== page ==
1. Partial thromboplastin time (PTT) is measured regularly. Anti coagulation is present when PTT values are 1.5 to 2 times control values
  2. Observes the resident regularly for signs of bleeding which may include: bleeding gums, bruised arms or legs, petechiae, nosebleeds, melena, tarry stools, hematuria, hemoptymisis. Notify physician STAT if observed.
  3. Document heparin administration on medication administration record.

Administration of Insulin Using an Insulin Pen


Licensed nurses will administer insulin using insulin pens as per pre-established guidelines.


General Information

  1. Insulin pens must be dated and initialed when open.
  2. Open only one pen per resident at a time.
  3. All insulin pens will be labeled and are for single resident use only.
  4. All insulin pens must be observed for unusual discoloration or clumping and discard if present.
  5. See manufactures recommended expiration dates for insulin pens.
  6. Avoid injections into irritated or indurated sites.
  7. Insulin pen administration is to be done subcutaneously at a 90 degree angle, unless otherwise as ordered by the physician.

Administration of insulin via pens

  1. Wash hands with soap and water
  2. Check label to insure the right insulin is selected
  3. After removing cap, wipe top of insulin pen with alcohol pad
  4. Attach needle, removing the needle cap, checking first of the delivery device (air shot)
  6. Dial the dose prescribed
  7. Push needle so hub touches skin at a 90 degree angle
  8. Inject dose
  9. Press the push button all the way down- the dial will read zero
  10. Hold needle in place for 6 seconds
  11. Withdraw the needle from the skin
  12. Insure the safety lock mechanism has activated automatically, (red line on side of needle will display) after the injection, remove the needle from the device without replacing the cap, and dispose in a sharp container.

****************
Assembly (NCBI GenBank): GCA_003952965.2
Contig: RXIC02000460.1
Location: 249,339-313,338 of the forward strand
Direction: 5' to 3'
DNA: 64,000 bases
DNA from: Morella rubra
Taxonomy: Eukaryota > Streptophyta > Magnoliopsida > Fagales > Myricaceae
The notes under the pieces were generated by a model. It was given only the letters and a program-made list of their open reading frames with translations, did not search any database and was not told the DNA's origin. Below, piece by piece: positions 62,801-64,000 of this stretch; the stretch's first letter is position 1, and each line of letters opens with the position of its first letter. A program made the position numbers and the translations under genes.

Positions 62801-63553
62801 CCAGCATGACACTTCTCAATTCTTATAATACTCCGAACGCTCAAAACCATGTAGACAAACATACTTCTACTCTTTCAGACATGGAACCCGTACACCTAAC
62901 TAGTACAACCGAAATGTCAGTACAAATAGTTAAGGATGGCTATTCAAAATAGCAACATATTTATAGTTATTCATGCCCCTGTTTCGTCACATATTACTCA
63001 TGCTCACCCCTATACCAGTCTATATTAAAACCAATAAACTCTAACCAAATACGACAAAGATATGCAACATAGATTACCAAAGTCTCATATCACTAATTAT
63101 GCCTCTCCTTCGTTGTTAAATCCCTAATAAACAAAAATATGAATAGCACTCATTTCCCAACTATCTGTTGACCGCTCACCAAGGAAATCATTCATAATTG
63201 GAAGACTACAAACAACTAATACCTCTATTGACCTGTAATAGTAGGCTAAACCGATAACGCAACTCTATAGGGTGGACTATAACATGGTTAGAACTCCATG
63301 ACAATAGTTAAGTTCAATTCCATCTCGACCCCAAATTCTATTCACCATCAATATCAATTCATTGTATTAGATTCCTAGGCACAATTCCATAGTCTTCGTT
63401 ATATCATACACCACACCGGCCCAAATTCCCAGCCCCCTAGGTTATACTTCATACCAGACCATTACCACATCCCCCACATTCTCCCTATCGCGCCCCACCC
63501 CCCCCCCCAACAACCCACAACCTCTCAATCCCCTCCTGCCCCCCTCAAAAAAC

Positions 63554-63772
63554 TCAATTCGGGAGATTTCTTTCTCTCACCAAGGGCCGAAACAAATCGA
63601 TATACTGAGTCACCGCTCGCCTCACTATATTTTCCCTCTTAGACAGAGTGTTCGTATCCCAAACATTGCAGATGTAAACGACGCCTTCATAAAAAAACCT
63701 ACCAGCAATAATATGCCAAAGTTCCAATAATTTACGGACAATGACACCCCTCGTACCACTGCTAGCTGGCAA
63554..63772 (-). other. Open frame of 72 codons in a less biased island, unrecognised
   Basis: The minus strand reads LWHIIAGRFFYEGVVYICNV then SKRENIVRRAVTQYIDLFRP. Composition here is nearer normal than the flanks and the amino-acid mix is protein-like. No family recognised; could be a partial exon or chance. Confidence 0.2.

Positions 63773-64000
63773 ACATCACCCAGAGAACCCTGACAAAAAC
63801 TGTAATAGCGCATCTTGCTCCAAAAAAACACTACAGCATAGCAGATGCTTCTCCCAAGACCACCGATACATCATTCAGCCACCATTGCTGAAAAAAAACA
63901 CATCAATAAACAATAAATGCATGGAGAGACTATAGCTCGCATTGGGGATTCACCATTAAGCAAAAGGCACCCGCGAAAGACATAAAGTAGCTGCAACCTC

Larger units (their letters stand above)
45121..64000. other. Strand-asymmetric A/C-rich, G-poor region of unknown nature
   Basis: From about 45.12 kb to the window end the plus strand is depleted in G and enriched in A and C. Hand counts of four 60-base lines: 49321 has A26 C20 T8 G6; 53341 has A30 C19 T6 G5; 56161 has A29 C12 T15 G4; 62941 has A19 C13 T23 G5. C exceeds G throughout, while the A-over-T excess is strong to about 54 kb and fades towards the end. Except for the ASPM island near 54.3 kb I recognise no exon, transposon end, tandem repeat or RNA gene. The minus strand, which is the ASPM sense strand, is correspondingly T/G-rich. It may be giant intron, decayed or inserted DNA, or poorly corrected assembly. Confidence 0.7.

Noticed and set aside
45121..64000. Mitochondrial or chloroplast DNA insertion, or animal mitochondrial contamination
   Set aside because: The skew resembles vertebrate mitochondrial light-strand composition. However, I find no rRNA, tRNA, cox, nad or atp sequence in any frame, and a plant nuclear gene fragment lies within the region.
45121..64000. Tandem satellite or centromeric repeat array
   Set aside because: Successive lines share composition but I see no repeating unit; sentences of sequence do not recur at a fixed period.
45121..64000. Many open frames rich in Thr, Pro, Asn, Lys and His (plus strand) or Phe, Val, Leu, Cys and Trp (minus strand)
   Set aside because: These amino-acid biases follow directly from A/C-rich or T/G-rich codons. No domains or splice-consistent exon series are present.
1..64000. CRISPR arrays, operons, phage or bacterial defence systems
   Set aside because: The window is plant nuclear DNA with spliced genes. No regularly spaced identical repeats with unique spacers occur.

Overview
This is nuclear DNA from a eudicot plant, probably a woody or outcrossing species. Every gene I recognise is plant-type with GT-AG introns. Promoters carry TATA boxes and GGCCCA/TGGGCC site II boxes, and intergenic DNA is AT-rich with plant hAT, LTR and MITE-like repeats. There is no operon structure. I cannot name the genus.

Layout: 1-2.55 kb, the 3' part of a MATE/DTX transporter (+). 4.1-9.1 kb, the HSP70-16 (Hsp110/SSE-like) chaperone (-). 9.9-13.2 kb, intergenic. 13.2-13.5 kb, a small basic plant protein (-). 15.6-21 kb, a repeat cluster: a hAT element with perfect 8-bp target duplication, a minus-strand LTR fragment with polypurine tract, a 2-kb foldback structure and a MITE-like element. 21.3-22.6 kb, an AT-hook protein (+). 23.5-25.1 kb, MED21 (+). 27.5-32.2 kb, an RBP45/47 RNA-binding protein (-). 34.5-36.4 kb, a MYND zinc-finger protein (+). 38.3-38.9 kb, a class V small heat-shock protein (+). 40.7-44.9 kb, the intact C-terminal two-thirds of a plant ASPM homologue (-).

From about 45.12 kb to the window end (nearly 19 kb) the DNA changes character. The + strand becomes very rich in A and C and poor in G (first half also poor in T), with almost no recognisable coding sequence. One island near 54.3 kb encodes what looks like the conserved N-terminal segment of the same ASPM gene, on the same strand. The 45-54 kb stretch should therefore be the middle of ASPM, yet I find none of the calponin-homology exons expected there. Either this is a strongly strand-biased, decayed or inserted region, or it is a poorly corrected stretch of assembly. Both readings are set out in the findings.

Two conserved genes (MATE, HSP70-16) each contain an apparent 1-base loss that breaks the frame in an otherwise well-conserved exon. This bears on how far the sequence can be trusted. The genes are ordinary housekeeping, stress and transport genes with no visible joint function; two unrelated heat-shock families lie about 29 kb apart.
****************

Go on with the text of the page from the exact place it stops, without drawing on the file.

Storage of insulin pens

  1. Insulin pens are to be stored in the refrigerator before use, labled with the resident’s name and prescribing information.
  2. When ready for use it is to be taken out of the refrigerator , dated and may be stored at room temp in the medication cart until manufacture recommended date of expiration or until completed
  3. Never store insulin pens with needle in place


Insulin Site Rotation

Sites are rotated with each dose and documented on the medication administration record (MAR).

  1. Note the date and time for scheduled insulin administration.
  2. Note the Finger stick result, if applicable.
  3. Note the site of insulin administration.
  4. If the resident receives several scheduled insulin injections in one day, follow the same procedure being sure not to use the same site on the same day.
  5. The buttocks are not to be used as injection sites for insulin.

Combination Insulin Administration (Regular and NPH)

  1. Wash hands per hand hygiene protocol.
  2. Clean the tops of both vials with alcohol.
  3. Draw air into the syringe in the amount equal to the prescribed dose of NPH.
  4. Inject all the air into the NPH vial. Remove the syringe without withdrawing insulin or air.
  5. Now, draw air into syringe in an amount equal to the prescribed dose of regular insulin.
  6. Inject the air into the regular insulin vial. Then invert the vial and withdraw the prescribed dose of regular insulin.


  1. Before you remove the syringe, check for air bubbles in the syringe barrel. If any are present, lightly tap the syringe with your finger; this will cause the bubbles to rise to the top. Then, push up slightly on the plunger to force the air back into the vial. Make sure the syringe still contains the prescribed dose of insulin. Then withdraw the syringe.
  2. Insert the syringe into the NPH vial and invert the vial. Withdraw the correct amount of NPH, taking care not to push any regular insulin into the NPH vial.

Administration via Intradermal Route


It is the policy of the facility to administer intradermal medications safely and appropriately.